1. It seems we’re heading for a future where data generated unknowingly by devices on our behalf (like location data) is a greatly in demand product. One question we need to answer is that of ownership, as well.

  2. Wow, imagine what our gadgets that we have today will do in the future! Thanks for all the extra information! This has really changed my view on technology. Thanks for the great post!

  3. Great post as usual, the reality is that most human things will be digitized and people have a million data points so it will take a bit for the analysis to be valuable, or it will be like economics and it will be theory mixed with predictability. Either way for analyzing things it is just going to grow and get more effective. Sharing :]

  4. Agreed – there’s power in predictive analytics. Great power. But there’s great danger that accompanies boundless enthusiasm for that power. Nate Silver wrote in “The Signal and the Noise” that some of the biggest problems with predictive analytics occur when there is too much credence given to the output. In other words, pretty bad things can happen when people over-estimate the accuracy of their predictions. I understand this. We all love the cool things algorithms can do, especially when we formulate them ourselves.

    I see this problem frequently when companies amass mountainous terabytes of data, and seek to find uses for it all to predict – well, almost anything. Another issue that’s often brought up is that predictive analytics can be extraordinarily valuable at answering “what” and “when, but “why” is rarely, if ever, answered. I scoured this blog, but didn’t find this question addressed.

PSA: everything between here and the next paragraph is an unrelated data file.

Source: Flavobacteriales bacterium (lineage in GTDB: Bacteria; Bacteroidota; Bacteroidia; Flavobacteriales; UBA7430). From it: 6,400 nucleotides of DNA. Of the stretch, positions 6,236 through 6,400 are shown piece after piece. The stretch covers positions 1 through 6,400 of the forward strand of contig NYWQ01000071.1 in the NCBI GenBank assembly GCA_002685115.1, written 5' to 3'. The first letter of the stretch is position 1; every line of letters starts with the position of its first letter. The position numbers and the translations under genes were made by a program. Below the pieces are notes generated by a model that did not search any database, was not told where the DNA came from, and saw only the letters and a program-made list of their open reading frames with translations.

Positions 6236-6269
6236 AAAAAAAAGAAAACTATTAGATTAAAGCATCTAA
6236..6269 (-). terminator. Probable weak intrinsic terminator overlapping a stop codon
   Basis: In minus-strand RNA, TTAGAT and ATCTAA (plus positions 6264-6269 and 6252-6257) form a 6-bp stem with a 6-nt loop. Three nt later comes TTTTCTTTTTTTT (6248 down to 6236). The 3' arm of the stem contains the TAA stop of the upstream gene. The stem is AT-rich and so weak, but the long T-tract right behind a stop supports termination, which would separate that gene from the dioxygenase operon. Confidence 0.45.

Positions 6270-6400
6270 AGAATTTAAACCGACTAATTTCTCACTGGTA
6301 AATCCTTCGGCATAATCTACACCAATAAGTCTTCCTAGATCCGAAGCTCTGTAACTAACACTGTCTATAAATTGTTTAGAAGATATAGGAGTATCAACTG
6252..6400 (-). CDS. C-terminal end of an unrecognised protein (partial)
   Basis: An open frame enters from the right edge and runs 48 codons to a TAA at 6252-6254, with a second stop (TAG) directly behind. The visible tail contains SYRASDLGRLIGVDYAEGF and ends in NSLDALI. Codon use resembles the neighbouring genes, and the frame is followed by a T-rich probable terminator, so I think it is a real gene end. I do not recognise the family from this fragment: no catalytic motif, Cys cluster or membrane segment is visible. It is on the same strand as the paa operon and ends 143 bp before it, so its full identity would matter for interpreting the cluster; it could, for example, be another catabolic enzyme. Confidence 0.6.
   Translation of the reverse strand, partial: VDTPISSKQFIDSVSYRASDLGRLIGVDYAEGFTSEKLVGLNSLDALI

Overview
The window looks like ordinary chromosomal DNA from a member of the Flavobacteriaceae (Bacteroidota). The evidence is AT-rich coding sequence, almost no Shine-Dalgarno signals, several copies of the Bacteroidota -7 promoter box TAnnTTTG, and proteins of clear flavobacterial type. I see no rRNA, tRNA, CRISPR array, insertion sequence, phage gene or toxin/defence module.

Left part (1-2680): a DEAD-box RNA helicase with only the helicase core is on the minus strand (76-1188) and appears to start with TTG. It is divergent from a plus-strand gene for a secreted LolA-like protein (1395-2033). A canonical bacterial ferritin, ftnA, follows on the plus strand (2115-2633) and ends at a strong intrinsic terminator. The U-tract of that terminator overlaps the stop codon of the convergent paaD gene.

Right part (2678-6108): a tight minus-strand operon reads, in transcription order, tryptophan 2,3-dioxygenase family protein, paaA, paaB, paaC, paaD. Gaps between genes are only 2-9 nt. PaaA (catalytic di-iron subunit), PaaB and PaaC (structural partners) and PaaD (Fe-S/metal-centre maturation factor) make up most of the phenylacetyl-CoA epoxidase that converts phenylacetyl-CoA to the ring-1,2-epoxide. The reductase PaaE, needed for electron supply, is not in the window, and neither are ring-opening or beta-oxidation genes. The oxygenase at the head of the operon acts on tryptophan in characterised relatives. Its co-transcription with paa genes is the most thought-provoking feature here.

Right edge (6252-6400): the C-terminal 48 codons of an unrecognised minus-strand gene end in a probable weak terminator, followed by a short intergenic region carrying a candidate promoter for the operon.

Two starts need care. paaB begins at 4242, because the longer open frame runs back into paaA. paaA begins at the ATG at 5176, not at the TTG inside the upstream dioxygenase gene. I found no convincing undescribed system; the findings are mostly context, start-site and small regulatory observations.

This issue is much debated. Whereas traditional market research has sought to discover why consumers behave in a certain way, modern analytics bypasses the causal factors in favor of knowing, for example, that a certain user prefers comedies over all other film genres, but selects dramas only during the winter. “We don’t know why – it is what it is, so that’s what we promote in the search results.”

    Your phone “learns that people like to play upbeat music on weekend evenings,” but who is developing insight into why this occurs? Great as our nascent predictive capabilities are, I’m not sure about the cost of trade-offs being made regarding innovation. Without deeply exploring “why”, can companies develop what people want or need, or deliver sustainable value to their customers?